21 December 2011
Right, then. Your mission, should you choose to accept it, is to relate the story of the most memorable or significant geological event that you’ve directly experienced.
What we seek for AccretionaryWedge #41 is an account of a geologic event that you experienced firsthand. It could be an earthquake, a landslide, a flood, a volcanic eruption, etc. (but don’t feel compelled to stick to the biggies – weathering, anyone?) – some geologic process that you were able to directly observe and experience.
Because of my background, this pretty much means I get to chose from eruptions or earthquakes. I’ve gone on and on about my field area in Guatemala, so I’ll try to venture a little further afield for this Wedge. Two years ago, I went on a field trip with one of my professors and a couple of grad students, where we toured volcanoes in Southern Italy. It was a whirlwind trip – we went all the way down the ‘boot’ and off it completely, visiting Vulcano, Etna and Stromboli before making our way back up to Vesuvius and the calderas around Rome. It was on Stromboli that I had a truly heart-stopping experience.
At one time, hikers had been allowed to go to the top of Stromboli at will, but several accidents prompted the island’s authorities to limit summit visits to scientific teams and specific tour groups. We joined one of these tour groups for a forced-march hike to the summit of Stromboli (an experience that I don’t want to repeat – it would have been much nicer to take a more measured pace, but the tour guides were trying to get us up there in time for sunset so the lava would be glowing). When we reached the top, several of Stromboli’s vents were erupting with small bursts of incandescent lava. This is interpreted to be the result of ‘slugs’ of gas rising to the top of a magma-filled conduit and bursting. When it’s dark, you can see a sort of intermittent spattering from these vents, with bright sprays of hot rock arcing into the air and collecting on the slopes.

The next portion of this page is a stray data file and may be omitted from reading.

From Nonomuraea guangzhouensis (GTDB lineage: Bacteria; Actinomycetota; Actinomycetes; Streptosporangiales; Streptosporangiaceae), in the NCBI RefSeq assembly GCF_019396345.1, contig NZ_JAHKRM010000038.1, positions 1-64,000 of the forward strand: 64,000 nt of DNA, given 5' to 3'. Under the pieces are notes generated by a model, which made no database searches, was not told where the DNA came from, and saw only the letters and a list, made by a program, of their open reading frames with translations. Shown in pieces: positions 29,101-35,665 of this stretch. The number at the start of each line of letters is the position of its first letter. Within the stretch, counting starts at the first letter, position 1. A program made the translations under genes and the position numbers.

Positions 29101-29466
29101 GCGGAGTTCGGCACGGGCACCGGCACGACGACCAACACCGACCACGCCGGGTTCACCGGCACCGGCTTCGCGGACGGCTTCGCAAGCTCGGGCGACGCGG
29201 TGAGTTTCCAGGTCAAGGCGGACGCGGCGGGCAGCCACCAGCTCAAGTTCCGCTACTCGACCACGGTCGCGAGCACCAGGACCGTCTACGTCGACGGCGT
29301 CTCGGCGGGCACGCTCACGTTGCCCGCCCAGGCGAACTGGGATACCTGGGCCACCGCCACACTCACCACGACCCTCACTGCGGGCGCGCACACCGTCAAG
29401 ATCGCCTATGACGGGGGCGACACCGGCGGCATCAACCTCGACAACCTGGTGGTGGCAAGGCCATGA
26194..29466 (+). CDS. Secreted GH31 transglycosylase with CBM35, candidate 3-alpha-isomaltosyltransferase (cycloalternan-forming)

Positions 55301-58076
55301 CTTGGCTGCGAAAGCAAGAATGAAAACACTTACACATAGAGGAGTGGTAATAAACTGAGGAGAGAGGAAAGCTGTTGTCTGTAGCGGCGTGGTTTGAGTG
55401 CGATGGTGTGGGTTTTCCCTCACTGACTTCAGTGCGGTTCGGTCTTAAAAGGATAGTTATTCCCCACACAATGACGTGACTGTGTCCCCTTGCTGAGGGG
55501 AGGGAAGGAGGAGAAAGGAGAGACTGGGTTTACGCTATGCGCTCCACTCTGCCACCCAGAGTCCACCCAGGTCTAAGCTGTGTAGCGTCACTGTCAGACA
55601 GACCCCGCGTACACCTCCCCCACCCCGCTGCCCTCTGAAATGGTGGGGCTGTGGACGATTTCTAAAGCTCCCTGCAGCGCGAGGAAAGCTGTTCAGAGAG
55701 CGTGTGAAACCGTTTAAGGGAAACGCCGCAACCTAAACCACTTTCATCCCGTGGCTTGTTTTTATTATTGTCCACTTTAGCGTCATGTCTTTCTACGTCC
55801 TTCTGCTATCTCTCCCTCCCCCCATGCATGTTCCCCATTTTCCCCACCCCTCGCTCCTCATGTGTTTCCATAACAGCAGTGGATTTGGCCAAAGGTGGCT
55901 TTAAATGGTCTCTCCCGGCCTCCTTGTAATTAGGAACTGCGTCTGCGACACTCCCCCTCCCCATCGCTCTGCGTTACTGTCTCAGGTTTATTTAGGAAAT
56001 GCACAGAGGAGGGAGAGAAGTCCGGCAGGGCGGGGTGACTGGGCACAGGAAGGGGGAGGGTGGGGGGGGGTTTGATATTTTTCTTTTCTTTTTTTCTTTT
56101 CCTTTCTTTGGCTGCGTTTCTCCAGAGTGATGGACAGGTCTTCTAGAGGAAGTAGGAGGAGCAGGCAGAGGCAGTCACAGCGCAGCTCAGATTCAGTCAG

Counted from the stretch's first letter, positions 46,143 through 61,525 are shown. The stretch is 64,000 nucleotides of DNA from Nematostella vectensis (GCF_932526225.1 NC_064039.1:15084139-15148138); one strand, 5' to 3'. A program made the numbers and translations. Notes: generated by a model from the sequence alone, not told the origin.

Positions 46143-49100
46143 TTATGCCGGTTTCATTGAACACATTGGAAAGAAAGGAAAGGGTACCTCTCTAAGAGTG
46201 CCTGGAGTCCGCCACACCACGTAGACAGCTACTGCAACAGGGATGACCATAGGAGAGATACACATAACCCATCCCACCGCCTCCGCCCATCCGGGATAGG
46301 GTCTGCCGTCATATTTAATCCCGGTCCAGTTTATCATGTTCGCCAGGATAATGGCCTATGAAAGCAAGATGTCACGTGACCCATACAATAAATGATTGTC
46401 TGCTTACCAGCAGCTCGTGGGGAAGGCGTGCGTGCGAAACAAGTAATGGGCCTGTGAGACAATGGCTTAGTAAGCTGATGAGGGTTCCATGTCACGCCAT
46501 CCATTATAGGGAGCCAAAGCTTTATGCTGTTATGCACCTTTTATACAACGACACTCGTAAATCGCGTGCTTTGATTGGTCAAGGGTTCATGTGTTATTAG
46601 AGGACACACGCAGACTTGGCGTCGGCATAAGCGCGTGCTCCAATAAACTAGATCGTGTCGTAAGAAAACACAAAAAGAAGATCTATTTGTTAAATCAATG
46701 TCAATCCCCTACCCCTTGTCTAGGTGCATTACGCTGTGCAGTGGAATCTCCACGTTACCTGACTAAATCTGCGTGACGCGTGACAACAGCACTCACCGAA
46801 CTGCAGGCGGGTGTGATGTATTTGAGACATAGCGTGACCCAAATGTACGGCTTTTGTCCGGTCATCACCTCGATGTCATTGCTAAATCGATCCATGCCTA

The bursts were usually small, but every so often there were larger ones. After about half an hour at the summit watching the lava spatter, the guides were getting ready to start herding us down the slopes of the volcano. And then there was one huge burst that sent lava high over our heads:
(The video above is courtesy of one of my fellow UB graduate students, Sonja Melander, who you can hear exclaiming in excitement when the explosion happens. Thanks for the quick filming, Sonja!)
That ‘fwoom’ sound, and the instant jolt of adrenaline that I felt when I saw the molten lava over my head, will stay with me for a long time. It provoked a very visceral reaction of wanting to get the hell off the top of the volcano, because it wasn’t just erupting in the distance, it was erupting right in front of me. The guides, as well as the rest of the group, seemed to agree with this, because we were on our way downhill pretty quickly after that.
I think this moment was when I really, really realized just how dangerous it can be to get that close to a volcano. Even in my field area, we had always been a relatively safe distance away – but here we were sitting on top of one that was erupting. It was a real kick in the gut, which I view as perfectly healthy and possibly life-saving, because forgetting that you can get hurt or killed by geologic processes is a very, very bad thing to do. Still, it was a particularly thrilling experience, and one that I’m not likely to forget for a long time.